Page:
The Tomatometer rating – based on the published opinions of hundreds of film and television critics – is a trusted measurement of movie and TV programming quality for millions of moviegoers. It represents the percentage of professional critic reviews that are positive for a given film or television show.
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The Tomatometer is 60% or higher.
The Tomatometer is 59% or lower.
Movies and TV shows are Certified Fresh with a steady Tomatometer of 75% or higher after a set amount of reviews (80 for wide-release movies, 40 for limited-release movies, 20 for TV shows), including 5 reviews from Top Critics.
Percentage of users who rate a movie or TV show positively.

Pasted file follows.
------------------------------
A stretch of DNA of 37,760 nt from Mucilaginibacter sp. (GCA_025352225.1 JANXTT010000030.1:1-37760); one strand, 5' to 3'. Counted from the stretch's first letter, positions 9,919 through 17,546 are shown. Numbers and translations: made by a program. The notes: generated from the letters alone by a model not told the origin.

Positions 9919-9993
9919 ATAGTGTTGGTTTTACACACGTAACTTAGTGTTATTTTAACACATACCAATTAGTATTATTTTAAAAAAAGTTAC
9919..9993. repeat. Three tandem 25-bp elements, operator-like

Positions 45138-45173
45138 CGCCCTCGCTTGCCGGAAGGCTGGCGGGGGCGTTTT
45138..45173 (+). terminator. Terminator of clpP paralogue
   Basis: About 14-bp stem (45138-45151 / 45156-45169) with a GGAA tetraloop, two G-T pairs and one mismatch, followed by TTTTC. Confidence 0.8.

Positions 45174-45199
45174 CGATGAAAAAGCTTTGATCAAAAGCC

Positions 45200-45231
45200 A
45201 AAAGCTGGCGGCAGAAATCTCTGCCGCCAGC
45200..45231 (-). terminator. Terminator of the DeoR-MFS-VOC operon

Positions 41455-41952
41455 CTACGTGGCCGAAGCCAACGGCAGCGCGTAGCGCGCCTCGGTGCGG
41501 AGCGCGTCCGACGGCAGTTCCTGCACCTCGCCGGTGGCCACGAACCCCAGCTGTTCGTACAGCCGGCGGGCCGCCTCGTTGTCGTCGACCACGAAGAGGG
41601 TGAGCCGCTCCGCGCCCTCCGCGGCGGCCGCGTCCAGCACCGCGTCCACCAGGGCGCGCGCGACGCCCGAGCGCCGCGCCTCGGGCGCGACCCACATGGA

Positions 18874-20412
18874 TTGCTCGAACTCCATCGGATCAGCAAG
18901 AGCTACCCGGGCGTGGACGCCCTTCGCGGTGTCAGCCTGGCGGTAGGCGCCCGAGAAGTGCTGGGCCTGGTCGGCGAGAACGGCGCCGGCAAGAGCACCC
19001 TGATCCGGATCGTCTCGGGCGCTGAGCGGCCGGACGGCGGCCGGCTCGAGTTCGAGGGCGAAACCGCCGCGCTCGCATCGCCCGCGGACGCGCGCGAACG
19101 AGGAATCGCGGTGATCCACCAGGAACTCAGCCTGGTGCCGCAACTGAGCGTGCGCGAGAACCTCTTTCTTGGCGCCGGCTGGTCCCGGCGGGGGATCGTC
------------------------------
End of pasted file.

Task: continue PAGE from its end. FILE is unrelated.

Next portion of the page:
It plays like a film version of a long feature article that you begin reading in The New Yorker because it sounds so fascinating, only to abandon it halfway through when you realize that it doesn't really have that much to say after all.
It's fascinating that this portrait of the rise, fall and rise of Midwestern organic farmer John Peterson can be read in so many different ways, only some of which appear intentionally in Taggart Siegel's sympathetic documentary.
Ultimately, it is hopeful in its depiction of the creativity that helped Peterson -- who also wrote and speaks the film's somewhat flowery narration -- rebound from the farm crisis that had him over a barrel.
At times, the film plays like an extended infomercial for John's new company, Angelic Organics, but the agrarian fantasy is so compelling here that the revitalization of the American family farm begins to seem not just possible, but probable.
By the end, "The Real Dirt on Farmer John" has been an epic journey of one man who has already been faced with enough hardships that it looks like he has nothing to worry about for the rest of his life.